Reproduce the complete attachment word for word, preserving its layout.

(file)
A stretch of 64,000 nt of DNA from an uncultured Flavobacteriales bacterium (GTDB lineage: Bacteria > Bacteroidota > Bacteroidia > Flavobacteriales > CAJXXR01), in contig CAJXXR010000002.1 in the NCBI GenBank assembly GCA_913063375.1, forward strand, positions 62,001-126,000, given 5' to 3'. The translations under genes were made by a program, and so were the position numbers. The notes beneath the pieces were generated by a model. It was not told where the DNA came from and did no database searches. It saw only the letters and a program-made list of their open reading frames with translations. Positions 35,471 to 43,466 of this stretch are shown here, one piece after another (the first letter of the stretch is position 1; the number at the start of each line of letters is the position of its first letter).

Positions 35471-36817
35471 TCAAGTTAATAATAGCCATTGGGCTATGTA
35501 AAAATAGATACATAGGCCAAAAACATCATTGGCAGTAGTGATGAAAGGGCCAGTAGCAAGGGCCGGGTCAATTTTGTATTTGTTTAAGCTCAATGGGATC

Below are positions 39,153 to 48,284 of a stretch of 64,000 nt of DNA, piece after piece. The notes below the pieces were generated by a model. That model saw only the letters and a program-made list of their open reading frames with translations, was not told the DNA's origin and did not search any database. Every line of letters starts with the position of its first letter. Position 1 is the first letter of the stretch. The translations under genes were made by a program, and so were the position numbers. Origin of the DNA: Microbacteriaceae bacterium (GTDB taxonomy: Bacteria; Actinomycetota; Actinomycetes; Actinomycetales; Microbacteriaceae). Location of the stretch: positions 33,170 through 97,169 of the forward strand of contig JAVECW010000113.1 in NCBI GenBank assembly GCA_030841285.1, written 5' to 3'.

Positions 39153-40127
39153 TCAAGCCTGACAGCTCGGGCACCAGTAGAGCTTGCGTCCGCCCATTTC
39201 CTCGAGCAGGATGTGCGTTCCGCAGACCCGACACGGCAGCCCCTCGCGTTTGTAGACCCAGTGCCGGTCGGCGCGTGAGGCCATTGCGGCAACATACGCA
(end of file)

A stretch of 64,000 nt of DNA from an uncultured Flavobacteriales bacterium (GTDB lineage: Bacteria > Bacteroidota > Bacteroidia > Flavobacteriales > CAJXXR01), in contig CAJXXR010000002.1 in the NCBI GenBank assembly GCA_913063375.1, forward strand, positions 62,001-126,000, given 5' to 3'. The translations under genes were made by a program, and so were the position numbers. The notes beneath the pieces were generated by a model. It was not told where the DNA came from and did no database searches. It saw only the letters and a program-made list of their open reading frames with translations. Positions 35,471 to 43,466 of this stretch are shown here, one piece after another (the first letter of the stretch is position 1; the number at the start of each line of letters is the position of its first letter).

Positions 35471-36817
35471 TCAAGTTAATAATAGCCATTGGGCTATGTA
35501 AAAATAGATACATAGGCCAAAAACATCATTGGCAGTAGTGATGAAAGGGCCAGTAGCAAGGGCCGGGTCAATTTTGTATTTGTTTAAGCTCAATGGGATC

Below are positions 39,153 to 48,284 of a stretch of 64,000 nt of DNA, piece after piece. The notes below the pieces were generated by a model. That model saw only the letters and a program-made list of their open reading frames with translations, was not told the DNA's origin and did not search any database. Every line of letters starts with the position of its first letter. Position 1 is the first letter of the stretch. The translations under genes were made by a program, and so were the position numbers. Origin of the DNA: Microbacteriaceae bacterium (GTDB taxonomy: Bacteria; Actinomycetota; Actinomycetes; Actinomycetales; Microbacteriaceae). Location of the stretch: positions 33,170 through 97,169 of the forward strand of contig JAVECW010000113.1 in NCBI GenBank assembly GCA_030841285.1, written 5' to 3'.

Positions 39153-40127
39153 TCAAGCCTGACAGCTCGGGCACCAGTAGAGCTTGCGTCCGCCCATTTC
39201 CTCGAGCAGGATGTGCGTTCCGCAGACCCGACACGGCAGCCCCTCGCGTTTGTAGACCCAGTGCCGGTCGGCGCGTGAGGCCATTGCGGCAACATACGCA